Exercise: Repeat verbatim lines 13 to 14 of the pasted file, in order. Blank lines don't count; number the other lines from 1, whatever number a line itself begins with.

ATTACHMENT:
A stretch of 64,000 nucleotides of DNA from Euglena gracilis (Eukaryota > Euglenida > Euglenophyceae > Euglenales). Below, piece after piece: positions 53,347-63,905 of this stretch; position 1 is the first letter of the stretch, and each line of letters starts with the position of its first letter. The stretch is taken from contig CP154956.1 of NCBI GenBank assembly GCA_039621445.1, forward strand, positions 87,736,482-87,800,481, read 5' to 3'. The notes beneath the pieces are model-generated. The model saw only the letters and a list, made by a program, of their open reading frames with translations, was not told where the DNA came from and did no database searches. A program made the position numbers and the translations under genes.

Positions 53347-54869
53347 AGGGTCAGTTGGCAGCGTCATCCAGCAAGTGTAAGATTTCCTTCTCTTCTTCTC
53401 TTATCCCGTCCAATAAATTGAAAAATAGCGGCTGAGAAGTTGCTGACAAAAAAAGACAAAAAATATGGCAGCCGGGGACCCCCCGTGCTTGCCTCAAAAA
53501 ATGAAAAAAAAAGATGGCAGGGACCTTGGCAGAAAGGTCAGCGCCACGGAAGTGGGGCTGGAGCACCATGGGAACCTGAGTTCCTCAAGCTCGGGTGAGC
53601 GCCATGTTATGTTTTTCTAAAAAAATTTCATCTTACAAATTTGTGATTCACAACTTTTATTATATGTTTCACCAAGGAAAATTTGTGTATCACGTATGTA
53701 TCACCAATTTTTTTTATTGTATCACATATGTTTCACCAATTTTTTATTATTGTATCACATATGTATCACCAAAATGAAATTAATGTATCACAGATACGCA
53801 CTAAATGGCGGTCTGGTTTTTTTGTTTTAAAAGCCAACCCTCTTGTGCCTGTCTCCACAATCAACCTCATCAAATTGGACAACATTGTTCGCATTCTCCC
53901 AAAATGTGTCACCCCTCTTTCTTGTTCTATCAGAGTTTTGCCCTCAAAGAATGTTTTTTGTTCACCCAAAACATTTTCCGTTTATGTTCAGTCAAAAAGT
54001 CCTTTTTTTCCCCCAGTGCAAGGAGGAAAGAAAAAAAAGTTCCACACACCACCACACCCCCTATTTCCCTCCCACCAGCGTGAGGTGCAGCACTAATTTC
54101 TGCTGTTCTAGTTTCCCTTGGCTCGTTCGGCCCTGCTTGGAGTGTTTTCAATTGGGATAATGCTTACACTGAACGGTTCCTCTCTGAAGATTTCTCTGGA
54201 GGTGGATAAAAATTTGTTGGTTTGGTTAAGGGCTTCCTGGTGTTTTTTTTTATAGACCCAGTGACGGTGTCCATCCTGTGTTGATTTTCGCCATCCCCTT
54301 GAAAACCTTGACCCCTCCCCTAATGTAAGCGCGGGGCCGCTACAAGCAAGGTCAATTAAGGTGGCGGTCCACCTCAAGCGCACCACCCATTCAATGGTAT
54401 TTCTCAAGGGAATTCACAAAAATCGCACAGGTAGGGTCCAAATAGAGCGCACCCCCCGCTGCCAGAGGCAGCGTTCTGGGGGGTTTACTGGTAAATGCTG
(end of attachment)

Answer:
54301 GAAAACCTTGACCCCTCCCCTAATGTAAGCGCGGGGCCGCTACAAGCAAGGTCAATTAAGGTGGCGGTCCACCTCAAGCGCACCACCCATTCAATGGTAT
54401 TTCTCAAGGGAATTCACAAAAATCGCACAGGTAGGGTCCAAATAGAGCGCACCCCCCGCTGCCAGAGGCAGCGTTCTGGGGGGTTTACTGGTAAATGCTG